General Physics(ppt) Ch 19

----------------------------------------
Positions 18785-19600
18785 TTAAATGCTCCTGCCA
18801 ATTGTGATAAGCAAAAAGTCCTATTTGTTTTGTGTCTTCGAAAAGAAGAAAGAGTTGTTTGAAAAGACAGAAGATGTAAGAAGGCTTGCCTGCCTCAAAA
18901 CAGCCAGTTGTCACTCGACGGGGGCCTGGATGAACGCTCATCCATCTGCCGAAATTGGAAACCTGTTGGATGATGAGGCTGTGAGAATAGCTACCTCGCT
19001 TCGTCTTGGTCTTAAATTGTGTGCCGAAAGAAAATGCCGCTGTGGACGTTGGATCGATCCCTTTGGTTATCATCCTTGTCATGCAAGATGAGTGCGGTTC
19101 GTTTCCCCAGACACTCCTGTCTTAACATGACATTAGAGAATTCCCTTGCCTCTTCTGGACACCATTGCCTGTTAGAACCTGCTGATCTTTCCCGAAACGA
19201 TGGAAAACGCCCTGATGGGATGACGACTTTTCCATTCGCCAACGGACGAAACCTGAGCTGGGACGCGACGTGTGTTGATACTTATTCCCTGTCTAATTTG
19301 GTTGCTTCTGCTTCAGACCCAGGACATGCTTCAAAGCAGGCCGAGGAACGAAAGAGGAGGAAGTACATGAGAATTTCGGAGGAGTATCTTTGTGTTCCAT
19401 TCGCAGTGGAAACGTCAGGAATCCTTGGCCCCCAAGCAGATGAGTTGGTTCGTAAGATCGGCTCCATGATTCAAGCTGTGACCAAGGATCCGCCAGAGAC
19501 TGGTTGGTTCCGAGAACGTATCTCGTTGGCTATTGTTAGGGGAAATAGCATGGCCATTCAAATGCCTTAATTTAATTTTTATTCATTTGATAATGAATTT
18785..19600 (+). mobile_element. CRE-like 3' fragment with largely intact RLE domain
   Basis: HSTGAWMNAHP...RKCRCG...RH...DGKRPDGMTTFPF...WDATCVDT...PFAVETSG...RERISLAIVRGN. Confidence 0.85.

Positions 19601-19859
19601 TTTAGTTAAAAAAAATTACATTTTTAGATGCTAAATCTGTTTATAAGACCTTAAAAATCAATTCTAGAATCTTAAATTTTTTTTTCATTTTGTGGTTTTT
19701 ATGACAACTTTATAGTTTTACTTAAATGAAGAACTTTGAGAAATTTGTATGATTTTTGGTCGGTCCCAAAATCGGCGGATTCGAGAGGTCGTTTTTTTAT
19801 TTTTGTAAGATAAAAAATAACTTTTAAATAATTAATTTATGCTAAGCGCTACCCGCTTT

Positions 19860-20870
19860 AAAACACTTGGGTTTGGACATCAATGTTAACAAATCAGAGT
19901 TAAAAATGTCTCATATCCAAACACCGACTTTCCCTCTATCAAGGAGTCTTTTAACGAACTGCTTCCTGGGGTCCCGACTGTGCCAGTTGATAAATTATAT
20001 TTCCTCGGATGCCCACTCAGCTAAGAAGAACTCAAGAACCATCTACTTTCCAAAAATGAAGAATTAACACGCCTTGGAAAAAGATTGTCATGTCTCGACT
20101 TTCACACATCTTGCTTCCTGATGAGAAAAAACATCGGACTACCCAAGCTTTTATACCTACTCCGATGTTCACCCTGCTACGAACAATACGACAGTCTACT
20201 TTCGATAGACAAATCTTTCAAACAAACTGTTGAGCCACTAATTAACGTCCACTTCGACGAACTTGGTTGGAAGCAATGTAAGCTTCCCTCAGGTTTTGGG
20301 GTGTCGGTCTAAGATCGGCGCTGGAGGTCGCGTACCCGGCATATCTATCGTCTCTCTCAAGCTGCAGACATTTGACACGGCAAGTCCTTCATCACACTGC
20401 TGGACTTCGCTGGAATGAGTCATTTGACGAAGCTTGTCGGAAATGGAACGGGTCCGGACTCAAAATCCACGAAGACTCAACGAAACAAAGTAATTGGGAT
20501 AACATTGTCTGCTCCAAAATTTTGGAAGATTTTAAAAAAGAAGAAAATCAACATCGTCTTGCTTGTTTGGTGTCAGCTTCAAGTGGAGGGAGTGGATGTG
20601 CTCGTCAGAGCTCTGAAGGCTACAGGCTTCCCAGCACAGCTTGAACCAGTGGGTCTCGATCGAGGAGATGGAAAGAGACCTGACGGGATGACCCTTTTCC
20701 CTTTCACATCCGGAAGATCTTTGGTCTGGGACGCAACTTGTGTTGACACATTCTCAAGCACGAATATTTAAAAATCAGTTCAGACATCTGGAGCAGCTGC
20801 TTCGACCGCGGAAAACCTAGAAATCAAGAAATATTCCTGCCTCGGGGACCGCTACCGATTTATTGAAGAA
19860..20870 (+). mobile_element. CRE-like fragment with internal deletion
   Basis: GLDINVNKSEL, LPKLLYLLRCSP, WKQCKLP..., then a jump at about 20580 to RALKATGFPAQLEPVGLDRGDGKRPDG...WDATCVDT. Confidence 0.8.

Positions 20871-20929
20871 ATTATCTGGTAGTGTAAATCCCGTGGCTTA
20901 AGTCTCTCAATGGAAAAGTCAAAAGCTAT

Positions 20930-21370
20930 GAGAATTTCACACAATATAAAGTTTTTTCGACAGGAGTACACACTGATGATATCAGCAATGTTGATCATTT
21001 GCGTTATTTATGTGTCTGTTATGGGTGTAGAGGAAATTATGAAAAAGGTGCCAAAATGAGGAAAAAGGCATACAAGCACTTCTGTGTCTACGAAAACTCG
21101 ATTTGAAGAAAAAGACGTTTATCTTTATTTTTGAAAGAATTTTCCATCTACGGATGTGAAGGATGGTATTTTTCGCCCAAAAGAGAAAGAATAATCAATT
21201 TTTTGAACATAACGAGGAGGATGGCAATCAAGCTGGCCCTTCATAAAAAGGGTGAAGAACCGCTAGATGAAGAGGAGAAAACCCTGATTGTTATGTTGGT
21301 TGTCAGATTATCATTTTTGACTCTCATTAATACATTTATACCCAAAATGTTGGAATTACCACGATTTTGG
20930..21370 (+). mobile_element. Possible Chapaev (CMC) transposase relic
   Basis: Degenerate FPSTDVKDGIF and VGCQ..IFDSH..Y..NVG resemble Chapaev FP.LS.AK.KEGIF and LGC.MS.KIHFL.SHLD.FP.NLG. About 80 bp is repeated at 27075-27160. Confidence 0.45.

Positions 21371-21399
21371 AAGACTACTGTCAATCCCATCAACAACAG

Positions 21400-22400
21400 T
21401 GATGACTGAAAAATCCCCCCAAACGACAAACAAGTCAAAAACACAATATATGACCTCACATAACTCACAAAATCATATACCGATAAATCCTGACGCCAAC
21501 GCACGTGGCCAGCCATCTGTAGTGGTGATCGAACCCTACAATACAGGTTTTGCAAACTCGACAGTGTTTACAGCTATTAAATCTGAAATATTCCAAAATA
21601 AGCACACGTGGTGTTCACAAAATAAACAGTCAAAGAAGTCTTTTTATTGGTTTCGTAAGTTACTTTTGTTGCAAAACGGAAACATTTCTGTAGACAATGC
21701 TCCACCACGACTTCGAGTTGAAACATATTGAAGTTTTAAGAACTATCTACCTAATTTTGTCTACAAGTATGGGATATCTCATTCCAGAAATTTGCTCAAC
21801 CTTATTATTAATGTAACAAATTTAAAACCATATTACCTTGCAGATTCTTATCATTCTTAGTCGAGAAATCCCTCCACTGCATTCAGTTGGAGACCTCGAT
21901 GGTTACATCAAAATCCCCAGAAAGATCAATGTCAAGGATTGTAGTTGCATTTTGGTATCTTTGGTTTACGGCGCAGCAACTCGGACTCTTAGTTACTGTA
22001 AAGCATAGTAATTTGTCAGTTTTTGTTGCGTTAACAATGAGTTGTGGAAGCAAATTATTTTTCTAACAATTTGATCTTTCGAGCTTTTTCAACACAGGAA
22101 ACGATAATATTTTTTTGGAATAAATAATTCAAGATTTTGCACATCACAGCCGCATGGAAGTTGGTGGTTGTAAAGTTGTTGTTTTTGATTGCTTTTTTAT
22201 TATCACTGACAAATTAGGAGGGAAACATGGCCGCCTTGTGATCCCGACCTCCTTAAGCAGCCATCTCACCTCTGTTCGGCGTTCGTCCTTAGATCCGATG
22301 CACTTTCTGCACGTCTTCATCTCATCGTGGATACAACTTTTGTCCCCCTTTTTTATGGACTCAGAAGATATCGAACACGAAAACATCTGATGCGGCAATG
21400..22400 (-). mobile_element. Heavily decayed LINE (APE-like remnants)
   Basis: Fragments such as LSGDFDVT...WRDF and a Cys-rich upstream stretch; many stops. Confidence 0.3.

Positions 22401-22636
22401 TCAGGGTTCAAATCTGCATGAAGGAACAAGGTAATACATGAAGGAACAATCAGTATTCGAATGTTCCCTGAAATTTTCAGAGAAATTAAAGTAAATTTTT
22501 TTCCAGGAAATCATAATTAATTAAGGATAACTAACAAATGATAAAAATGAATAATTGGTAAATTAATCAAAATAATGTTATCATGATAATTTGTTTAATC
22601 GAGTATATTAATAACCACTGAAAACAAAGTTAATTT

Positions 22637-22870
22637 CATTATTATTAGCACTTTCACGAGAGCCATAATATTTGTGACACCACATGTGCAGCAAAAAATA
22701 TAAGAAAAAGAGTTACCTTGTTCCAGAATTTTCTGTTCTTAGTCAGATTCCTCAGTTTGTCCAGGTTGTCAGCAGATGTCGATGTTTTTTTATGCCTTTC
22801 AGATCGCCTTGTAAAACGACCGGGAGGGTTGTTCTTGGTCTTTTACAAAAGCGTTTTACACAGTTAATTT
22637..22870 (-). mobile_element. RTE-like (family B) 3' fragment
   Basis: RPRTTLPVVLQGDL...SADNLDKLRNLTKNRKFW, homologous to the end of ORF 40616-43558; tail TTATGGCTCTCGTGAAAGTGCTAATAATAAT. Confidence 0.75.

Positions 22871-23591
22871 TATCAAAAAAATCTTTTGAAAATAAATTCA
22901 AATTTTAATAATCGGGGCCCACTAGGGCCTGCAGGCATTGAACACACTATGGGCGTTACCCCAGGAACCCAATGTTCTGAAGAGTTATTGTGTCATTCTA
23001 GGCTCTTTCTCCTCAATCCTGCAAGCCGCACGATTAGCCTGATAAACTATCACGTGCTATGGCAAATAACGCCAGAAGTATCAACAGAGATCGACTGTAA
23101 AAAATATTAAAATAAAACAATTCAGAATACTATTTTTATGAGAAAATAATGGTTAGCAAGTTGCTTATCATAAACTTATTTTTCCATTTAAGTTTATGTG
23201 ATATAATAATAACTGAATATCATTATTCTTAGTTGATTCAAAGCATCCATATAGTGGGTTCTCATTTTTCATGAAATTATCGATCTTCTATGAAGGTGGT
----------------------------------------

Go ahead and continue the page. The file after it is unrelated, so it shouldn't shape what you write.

General Physics(ppt) Ch 19 - Chapter Chapter 19...